NUI Galway Achieves International Energy Standard ISO 50001

NUI Galway’s Energy Management System (EnMS) has been awarded certification by CICS Global (UK) for compliance with the International Energy Management Standard ISO 50001:2011. NUI Galway is only the second university in Ireland to achieve this standard.

Energy is one of the biggest recurring costs NUI Galway faces annually. The implementation of an energy management system will not only help to manage and monitor energy consumption, but also to reduce it. This maximizes energy efficiency and reduces annual energy consumption and resulting expenditure on critical utilities. Savings made in this way will help to fund ongoing expenditure in other energy reduction programs and to invest in new energy efficient technologies.

NUI Galway’s Buildings Services Engineering Manager, Noel O’ Connor says: “We implemented an innovative Energy Management System model that achieved the ISO 50001 standard within three months and this success was built on the skills and dedication of a small team of staff, and on investments by the Buildings Office in technical systems and energy metering.”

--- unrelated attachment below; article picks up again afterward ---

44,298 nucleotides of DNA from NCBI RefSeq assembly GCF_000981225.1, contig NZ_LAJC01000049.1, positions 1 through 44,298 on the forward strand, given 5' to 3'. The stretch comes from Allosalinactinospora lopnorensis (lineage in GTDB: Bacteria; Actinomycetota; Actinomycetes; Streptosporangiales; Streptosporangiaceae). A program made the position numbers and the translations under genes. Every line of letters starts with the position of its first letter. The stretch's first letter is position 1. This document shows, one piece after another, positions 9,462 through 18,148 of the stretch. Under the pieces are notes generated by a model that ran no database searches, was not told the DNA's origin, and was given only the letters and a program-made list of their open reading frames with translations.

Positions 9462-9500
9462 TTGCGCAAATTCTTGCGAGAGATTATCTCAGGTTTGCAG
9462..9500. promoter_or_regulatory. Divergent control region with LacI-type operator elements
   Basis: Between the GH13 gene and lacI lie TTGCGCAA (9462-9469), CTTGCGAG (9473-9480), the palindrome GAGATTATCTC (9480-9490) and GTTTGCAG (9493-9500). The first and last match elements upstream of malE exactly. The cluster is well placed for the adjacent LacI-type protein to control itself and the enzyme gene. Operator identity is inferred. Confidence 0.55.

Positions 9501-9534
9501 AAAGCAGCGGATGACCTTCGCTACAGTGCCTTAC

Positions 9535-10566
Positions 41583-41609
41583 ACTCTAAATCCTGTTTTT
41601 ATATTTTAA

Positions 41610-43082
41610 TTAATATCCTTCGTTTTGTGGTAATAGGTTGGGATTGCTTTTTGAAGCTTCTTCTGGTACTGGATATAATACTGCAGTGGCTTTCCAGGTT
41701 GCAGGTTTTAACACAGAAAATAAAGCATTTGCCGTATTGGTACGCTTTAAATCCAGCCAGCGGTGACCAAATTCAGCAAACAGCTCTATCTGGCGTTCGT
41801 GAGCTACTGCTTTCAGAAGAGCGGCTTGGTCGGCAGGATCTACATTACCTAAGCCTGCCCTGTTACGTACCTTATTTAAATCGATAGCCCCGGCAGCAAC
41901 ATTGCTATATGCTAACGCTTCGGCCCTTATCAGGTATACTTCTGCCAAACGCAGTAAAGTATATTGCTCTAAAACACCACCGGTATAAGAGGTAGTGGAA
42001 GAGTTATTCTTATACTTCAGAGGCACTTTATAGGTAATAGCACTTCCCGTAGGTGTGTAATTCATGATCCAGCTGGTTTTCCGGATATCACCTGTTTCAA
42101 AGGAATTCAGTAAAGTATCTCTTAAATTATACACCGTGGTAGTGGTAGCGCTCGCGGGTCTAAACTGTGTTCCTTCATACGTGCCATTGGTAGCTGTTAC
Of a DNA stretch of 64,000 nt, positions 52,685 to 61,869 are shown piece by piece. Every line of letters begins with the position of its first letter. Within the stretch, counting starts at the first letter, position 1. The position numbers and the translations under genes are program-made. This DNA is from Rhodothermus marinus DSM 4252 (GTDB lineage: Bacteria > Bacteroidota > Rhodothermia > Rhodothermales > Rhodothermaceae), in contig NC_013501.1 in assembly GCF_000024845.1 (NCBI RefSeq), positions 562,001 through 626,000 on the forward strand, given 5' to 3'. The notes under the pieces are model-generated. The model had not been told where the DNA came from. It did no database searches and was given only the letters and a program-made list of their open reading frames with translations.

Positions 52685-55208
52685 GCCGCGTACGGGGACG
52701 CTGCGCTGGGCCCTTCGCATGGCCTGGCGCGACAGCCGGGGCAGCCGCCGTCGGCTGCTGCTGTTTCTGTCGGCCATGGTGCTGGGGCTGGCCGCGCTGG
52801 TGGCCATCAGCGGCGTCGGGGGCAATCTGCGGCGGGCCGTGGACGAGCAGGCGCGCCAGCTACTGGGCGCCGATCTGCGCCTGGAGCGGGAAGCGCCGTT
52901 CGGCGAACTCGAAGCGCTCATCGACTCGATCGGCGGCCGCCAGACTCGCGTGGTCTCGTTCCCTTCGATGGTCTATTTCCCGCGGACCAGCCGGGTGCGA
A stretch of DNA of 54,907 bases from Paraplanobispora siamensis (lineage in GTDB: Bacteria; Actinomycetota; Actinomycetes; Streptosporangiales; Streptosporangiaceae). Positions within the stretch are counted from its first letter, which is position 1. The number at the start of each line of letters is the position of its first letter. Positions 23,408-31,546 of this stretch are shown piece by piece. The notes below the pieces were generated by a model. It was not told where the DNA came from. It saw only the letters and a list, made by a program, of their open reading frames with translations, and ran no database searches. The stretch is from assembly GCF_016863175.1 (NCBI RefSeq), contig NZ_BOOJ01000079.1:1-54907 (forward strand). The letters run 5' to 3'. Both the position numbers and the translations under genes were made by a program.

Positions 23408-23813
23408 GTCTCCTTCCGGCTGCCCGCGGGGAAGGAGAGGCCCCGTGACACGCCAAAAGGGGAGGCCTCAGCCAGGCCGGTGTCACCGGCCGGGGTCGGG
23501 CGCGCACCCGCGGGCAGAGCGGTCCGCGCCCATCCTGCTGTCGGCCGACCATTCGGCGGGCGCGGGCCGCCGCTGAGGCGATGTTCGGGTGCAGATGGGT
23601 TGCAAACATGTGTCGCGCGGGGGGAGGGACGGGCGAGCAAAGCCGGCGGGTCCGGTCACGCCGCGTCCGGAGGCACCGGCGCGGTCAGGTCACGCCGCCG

Whilst there are many innovative features throughout the University’s Energy Management System model, the two unique to NUI Galway include:

* The incorporation of the Display Energy Certificate rating system as a management tool allowing comparative performance rating of mixed use and multiple buildings of various fabric standards, occupancies and applications.

* The introduction of an incentive scheme where financial savings achieved through energy reduction are reinvested back into the Department/Unit responsible for those savings. These reinvestments are ‘ring fenced’ and are a powerful incentive to continue reducing energy consumption,

NUI Galway has an annual replacement program for existing building stock to install energy efficient lighting, heating, ventilation and cooling systems. The capital building program is heavily influenced by a focus and philosophy of improving the energy efficiency of buildings, beyond present day regulations and planning standards.

A case in point is the newly opened Engineering Building (pictured). The building contains a wide- range of renewable energy, and energy saving technologies such as Biomass heating, solar thermal hot water heating rainwater harvesting, combined heat and power (CHP) plant, , LED lighting, insulation and glazing properties in excess of planning requirements, and  low-embodied energy materials in its construction.

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